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into the mayden's tower',
The stately feates, the ladies bright of hewe,
The palme-play', where, dispoyled for the game',
The gravell grounde', with seves tied on the helme 5,
The secret groves, which ofte we made resounde
y Swift's joke about the Maids of ho. Hearne, not attending to this etymology, nour being lodged at Windsor in the round absurdly supposes, in one of his Prefaces, tower, in queen Anne's time, is too well that a strong bastion in the old walls of known and too indelicate to be repeated the city of Oxford, called the Maidenhere. But in the present instance, Surrey TOWER, was a prison for confining the speaks loosely and poetically in making prostitutes of the town. the MAIDEN-TOWER, the true reading, Pity. the residence of the women. The maiden a At ball. tower was common in other castles, and • Rendered unfit, or unable, to play. means the principal tower, of the greatest
s Dazzled eyes. strength and defence. Maiden is a cor To tempt, to catch. ruption of the old French Magne, or Mayne, • The ladies were ranged on the leads, great. Thus Maidenhead (properly May or battlements, of the castle to see the denhithe) in Berkshire, signifies the great play. port or wharf on the river Thames. So also, * The ground, or area, wis strown with Mayden-Bradley in Wilshire is the great gravel, where they were trained in chi. Bradley. The old Roman camp near Dor. valry. chester in Dorsetshire, a noble work, is 8 At tournaments they fixed the sleeves called Maiden castle, the capital fortress in of their mistresses on some part of their those parts. We have Maiden-down in armour. Somertsetshire with the fame fignification. A Looks. A thousand other inftances might be given,
Recording ofte what grace * ech one had founde,
The wilde forest, the clothed holtes with grene,
The wide vales eke, that harbourd us ech night,
The secret thoughtes imparted with such trust;
Wherewith we past the winter night away. k Favour with his mistress.
for lowering the bonnet, or pulling off the 1 Or, Success.
hat. The word occurs in Chaucer, TR. m The holtes, or thick woods, clothed Cress. iii. 627. in green. So in another place he says,
That such a raine from heaven gan A• My specled cheeks with Cupid's hue.
And in the fourth book of his Boethius, That is, “ Cheeks speckled with, &c." “ The light fire ariseth into height, and
With loosened reins. So, in his fourth “ the hevie yerthes AVAILEN by their Aeneid, the feet is “ ready to avale." “ weightes.” pag. 394. col. 2. edit. Urr. That is, to loosen from shore. So again, in From the French verb AVALER, which is Spenser's FEBRUARIE.
from their adverb AVAL, downward. See
also Hearne's Gloss. Rob. BR, p. 524 They wont in the wind wagge their wriggle tayles
Drayton uses this word, where perhaps it Pearke as a peacocke, but now it
is not properly understood. Ecl. iv. p.
1404. edit. 1753. AVAYLES. “ Avayle their tayles," to drop or lower.
With that, she gan to vale her head, So also in his DECEMBER,
Her chceks were like the roses red,
But not a word she said, &c. By that the welked Phebus
gan AVAYLE His wearie waine.
That is, she did not veil, or cover, but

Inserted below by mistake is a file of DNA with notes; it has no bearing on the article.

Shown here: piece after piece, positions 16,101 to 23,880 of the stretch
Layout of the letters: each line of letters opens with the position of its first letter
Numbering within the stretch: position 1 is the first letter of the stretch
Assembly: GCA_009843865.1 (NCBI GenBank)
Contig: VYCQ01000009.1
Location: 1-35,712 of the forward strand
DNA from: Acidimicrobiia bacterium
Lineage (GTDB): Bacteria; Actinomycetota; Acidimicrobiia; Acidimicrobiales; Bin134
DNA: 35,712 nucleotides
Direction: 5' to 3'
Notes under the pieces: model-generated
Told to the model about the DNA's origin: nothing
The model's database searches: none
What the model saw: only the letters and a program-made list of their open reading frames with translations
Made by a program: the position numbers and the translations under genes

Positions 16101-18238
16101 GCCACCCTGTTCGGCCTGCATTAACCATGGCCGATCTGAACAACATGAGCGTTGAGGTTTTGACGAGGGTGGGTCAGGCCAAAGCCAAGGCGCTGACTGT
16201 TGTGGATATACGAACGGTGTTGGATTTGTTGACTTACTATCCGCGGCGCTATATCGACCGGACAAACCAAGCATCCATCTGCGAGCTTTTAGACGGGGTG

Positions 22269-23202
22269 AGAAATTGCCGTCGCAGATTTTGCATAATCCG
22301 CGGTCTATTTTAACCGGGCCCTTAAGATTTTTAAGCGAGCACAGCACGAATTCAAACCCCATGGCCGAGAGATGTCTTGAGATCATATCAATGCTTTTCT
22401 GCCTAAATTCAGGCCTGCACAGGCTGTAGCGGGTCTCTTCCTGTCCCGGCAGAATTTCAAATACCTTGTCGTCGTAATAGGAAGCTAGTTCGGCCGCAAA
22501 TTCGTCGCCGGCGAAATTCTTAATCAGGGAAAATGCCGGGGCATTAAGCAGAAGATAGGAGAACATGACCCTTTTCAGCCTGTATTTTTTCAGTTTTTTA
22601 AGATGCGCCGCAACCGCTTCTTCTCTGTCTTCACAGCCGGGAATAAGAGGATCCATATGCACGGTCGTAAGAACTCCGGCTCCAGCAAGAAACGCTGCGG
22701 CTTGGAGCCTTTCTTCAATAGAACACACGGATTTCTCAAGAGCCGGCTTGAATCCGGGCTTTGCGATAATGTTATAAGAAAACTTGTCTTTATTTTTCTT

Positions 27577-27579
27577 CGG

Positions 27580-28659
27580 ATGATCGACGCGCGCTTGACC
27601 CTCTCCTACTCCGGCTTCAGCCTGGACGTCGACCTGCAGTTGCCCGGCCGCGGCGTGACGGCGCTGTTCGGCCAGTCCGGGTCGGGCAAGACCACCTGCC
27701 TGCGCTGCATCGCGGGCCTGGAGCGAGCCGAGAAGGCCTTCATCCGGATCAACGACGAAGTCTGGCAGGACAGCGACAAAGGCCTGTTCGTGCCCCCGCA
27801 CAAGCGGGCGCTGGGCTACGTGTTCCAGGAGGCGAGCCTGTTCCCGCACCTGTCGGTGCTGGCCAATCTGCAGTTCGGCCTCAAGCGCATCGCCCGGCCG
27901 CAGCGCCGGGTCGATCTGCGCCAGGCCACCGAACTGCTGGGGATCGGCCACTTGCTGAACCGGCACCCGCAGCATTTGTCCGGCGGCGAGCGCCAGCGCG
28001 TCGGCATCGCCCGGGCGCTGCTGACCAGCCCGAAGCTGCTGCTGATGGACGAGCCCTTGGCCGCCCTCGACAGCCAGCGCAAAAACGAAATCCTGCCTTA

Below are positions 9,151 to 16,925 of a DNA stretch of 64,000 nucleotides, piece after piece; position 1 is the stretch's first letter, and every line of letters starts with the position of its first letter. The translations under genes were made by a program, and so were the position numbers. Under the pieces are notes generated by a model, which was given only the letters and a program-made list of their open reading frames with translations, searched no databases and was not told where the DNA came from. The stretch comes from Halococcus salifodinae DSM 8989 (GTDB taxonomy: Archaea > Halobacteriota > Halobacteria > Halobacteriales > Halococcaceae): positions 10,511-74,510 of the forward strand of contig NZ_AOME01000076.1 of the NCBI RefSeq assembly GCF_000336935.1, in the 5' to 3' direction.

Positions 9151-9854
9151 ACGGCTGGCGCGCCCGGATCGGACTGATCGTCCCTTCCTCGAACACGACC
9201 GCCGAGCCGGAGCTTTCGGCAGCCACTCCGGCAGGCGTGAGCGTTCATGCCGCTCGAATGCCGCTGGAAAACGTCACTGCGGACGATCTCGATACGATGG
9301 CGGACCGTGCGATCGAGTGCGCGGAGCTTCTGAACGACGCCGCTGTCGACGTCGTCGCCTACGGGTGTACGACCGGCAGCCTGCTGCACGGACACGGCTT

valed, held down cr head for shame. And in the Faerie Queene, with the true » Probably the true reading is wales or spelling, i, 1. 21. Of Nilus.
walls. That is, lodgings, apartments, &c, But when his latter ebbe gins to AVALE.
These poems were very corruptly printed
by Tottel. TO VALE, or avale, tbe bonnet, was a phrase
And with this thought the bloud forsakes the face
so O place of blisse, renewer of
Eccho, alas, that doth my sorrow rew',
In the poet's situation, nothing can be more natural and striking than the reflection with which he opens his complaint. There is also much beauty in the abruptness of his exordial exclamation. The superb palace, where he had passed the most pleasing days of his youth with the son of a king, was now converted into a tedious and solitary prison ! This unexpected vicisfitude of fortune awakens a new and interesting train of thought. The comparison of his past and present circumstances recals their juvenile sports and amusements ; which were more to be regretted, as young Richmond was now dead. Having described some of these with great elegance, he recurs to his first idea by a beautiful apostrophe. He appeals to the place of his confinement, once the source of his highest pleasures : “ O place of “ bliss, renewer of my woes! And where is now my noble “ friend, my companion is these delights, who was once your
so inhabitant ! Echo alone either pities or answers my question, “ and returns a plaintive hollow sound !” He closes his complaint with an affecting and pathetic sentiment, much in the style of Petrarch.
- To banish the miseries of my present “ distress, I am forced on the wretched expedient of remem“ bering a greater !” This is the confolation of a warm fancy. It is the philosophy of poetry.
Some of the following stanzas, on a lover who presumed to compare his lady with the divine Geraldine, have almost the ease and gallantry of Waller. The leading compliment, which has been used by later writers, is in the spirit of an Italian fiction. It is very ingenious, and liandled with a high degree of elegance.
Give place, ye Lovers, here before
And therto hath a troth as just
I could reherse, if that I would,
I knowe, she swore with ragyng minde,
The versification of these stanzas is correct, the language polished, and the modulation musical. The following stanza, of another ode, will hardly be believed to have been produced in the reign of Henry the eighth.
Spite drave me into Boreas raigne',
In an Elegy on the elder fir Thomas Wyat's death, his character is delineated in the following nervous and manly quatraines.
A visage, fterne and mylde ; where both did growe,
A toung that serv'd in forein realmes his king,
An eye, whose judgement none affect? could blind,